Ugandan President resists US pressure not to enact laws on homosexual practice
President Yoweri Museveni has been persuaded by a report on homosexuality from a team of Ugandan scientists, to sign new legislation which will make homosexual acts illegal.
This follows pressure from President Barack Obama who warned that the proposed laws would complicate relations with the United States.
The Ugandan President commissioned the scientists to produce a report on the nature of homosexuality before he made his decision to pass the proposed laws.
Government spokesman, Ofwono Opondo, says that the scientists’ report shows “there is no definitive gene responsible for homosexuality” and that meant “homosexuality is not a disease but merely an abnormal behaviour which may be learned through experiences in life.”
Last month the Ugandan President refused to sign the Bill after it was passed by parliament but he has now decided to pass the law, having received a report from a team of scientific advisers. The President’s spokesman,Tamale Mirudi, says Mr. Museveni has made clear that he does not want homosexuals to be persecuted.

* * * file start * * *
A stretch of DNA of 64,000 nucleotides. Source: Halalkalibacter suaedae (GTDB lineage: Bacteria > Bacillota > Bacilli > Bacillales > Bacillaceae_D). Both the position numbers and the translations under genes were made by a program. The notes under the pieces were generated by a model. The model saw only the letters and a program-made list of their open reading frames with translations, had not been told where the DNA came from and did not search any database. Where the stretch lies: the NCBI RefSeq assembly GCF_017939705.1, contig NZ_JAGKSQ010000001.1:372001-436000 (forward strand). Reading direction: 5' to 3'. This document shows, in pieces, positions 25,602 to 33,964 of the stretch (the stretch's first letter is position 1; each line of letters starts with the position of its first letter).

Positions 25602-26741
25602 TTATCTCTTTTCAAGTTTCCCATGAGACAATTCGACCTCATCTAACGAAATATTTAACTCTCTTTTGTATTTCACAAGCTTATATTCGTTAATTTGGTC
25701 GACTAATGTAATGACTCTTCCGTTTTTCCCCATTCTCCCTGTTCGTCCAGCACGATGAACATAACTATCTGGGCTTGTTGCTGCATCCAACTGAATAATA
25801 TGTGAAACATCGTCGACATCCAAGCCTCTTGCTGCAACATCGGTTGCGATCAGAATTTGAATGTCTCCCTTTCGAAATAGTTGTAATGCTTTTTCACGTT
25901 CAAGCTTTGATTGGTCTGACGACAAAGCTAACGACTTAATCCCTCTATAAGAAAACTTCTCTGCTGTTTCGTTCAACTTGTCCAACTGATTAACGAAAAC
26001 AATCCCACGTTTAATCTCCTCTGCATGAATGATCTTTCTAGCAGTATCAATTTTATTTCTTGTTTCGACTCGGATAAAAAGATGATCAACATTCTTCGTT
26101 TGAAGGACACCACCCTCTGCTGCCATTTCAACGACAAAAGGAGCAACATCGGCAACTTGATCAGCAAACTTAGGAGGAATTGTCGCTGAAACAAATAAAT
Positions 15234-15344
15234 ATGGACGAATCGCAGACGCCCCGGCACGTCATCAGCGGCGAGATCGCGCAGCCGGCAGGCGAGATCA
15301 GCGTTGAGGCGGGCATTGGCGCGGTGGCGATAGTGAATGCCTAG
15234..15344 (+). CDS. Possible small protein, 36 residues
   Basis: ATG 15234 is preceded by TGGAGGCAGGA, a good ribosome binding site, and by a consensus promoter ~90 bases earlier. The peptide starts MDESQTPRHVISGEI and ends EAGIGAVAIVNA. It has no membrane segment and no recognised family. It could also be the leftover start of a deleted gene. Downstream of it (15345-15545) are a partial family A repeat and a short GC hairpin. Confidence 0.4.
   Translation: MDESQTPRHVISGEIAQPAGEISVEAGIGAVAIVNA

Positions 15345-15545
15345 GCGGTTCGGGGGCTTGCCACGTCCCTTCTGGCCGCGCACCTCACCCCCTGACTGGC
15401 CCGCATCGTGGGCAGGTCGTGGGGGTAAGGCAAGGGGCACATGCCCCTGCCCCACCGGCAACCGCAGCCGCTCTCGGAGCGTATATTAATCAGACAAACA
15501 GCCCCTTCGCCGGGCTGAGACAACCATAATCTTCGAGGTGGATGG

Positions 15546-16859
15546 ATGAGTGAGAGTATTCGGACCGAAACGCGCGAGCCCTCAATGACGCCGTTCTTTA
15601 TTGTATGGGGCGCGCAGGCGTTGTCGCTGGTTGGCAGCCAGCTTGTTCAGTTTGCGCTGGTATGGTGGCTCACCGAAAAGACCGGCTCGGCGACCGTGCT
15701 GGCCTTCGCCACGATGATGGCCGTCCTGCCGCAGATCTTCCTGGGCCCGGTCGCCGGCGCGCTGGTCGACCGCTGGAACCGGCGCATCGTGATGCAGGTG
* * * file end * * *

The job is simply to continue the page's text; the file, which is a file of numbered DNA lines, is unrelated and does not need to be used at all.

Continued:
Uganda already has legislation prohibiting homosexual sex between men, but the new law tightens restrictions and covers women for the first time.
US relations are important to Uganda as it receives a major donation in foreign aid and in 2011 a small number of American troops were sent to help the Ugandan military fight against a rebel army.
President Obama has referred to the proposed law as "odious" and says the relationship between the two countries would become more complicated if it is approved.
America's National Security Adviser, Susan Rice, said on Twitter that she has spoken at length with the Ugandan President to urge him not to sign the Bill.